This is an observational prospective study in a cohort of oncology and hematology pediatric patients (<18 years at inclusion) that presented with fever during treatment, in most cases during neutropenia periods, at Hospital Sant Joan de Dèc)u (Barcelona, Spain) from January to December 2016. Blood samples were obtained from IVD, usually a one-lumen tunneled central venous catheter (Port-A-Cath), and inoculated into one pediatric aerobic BacT/Alert PF bottle, to be later processed using BacT/Alert (BioMèc)rieux, Durham, NC, USA) automatic incubation system. As per local protocols, BC were performed at onset of each febrile episode, and consecutively every 24•48h if fever persisted despite antibiotics.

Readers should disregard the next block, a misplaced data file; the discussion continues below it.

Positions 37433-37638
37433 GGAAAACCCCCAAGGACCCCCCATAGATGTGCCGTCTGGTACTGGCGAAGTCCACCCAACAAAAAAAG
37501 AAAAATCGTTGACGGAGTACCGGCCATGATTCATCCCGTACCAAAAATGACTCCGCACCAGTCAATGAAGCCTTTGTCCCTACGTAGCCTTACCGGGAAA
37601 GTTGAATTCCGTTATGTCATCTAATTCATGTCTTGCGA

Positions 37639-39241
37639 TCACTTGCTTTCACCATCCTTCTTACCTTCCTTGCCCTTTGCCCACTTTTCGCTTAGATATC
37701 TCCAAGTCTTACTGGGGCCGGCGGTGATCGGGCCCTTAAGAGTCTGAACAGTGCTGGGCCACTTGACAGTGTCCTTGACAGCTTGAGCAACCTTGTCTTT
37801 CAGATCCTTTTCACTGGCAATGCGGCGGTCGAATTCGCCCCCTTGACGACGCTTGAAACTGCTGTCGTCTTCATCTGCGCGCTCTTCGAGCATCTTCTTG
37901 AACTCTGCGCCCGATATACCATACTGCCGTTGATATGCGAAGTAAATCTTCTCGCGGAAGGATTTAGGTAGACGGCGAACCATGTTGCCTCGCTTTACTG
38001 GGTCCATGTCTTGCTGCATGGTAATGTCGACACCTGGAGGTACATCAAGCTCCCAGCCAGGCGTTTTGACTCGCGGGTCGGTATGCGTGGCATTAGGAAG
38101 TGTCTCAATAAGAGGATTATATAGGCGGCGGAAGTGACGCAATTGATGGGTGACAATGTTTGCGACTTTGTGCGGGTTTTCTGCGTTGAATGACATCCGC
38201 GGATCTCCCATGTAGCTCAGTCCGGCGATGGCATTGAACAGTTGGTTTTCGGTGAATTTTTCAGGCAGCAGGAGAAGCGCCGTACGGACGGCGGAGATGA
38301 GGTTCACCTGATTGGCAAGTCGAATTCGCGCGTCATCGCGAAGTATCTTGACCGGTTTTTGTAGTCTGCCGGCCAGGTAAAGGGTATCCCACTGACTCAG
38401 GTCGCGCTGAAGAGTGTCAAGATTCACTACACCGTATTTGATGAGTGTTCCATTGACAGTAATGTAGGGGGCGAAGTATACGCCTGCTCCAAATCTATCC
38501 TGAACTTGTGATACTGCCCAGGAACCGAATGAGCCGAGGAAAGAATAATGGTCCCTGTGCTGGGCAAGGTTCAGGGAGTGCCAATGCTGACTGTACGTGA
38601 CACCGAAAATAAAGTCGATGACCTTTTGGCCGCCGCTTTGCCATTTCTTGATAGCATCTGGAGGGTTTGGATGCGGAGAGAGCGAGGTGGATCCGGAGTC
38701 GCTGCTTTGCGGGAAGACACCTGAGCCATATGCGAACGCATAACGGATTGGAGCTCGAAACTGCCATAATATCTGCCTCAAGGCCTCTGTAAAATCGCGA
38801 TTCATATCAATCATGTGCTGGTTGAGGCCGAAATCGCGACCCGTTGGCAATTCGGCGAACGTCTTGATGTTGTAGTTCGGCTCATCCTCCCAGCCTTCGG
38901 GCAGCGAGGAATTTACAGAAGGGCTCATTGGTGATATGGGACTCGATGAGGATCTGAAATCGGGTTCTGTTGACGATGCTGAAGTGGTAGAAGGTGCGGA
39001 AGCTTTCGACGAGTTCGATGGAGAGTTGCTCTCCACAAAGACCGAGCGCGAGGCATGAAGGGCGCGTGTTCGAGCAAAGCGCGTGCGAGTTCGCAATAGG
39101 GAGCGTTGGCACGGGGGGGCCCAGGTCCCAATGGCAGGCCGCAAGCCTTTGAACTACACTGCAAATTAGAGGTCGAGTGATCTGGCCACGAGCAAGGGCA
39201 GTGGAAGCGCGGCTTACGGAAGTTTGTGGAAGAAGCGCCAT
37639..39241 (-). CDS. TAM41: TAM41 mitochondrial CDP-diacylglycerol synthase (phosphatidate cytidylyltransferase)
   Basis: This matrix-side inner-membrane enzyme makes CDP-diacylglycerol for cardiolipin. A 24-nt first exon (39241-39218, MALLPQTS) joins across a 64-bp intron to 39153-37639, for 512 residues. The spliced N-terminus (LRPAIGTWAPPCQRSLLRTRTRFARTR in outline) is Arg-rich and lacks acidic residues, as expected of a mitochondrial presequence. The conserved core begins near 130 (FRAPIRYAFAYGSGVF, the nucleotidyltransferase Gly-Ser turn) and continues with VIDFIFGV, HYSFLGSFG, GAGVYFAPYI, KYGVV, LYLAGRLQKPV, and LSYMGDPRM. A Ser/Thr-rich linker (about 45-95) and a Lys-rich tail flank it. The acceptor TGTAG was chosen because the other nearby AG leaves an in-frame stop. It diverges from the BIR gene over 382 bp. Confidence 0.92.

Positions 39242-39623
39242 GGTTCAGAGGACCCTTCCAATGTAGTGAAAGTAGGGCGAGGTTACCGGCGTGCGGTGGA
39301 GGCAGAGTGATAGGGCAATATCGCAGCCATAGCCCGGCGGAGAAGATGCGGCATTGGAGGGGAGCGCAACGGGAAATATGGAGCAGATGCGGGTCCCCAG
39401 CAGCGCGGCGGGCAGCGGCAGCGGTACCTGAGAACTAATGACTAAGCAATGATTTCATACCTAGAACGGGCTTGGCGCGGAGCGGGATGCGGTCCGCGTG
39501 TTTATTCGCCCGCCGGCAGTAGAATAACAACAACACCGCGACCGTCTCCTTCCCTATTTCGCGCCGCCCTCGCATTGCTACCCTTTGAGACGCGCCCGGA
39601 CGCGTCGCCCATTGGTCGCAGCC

For isolates belonging to saprophytic microbiota to be considered clinically significant, at least one of the following criteria had to be fulfilled: (a) fever coincided with the use of the IVD; (b) the same strain was isolated in at least 2 consecutive BC; (c) the same strain was isolated from BC and the device exit site; and (d) the same strain was isolated from BC and the device culture after its removal. Clinical and microbiological data were collected and assessed together with the physician in charge of the patient.

During the study period, 1923 BC from pediatric hematology and oncology patients with fever were processed in the microbiology laboratory. Overall, bacterial growth was detected in 151 BC (7.9%, 95%CI: 6.7•9.1%) from 74 patients, of which 86 (4.5%), belonging to 47 episodes of bacteraemia from 37 patients, were considered clinically significant and 65 (3.4%), from 50 patients, were deemed contaminants.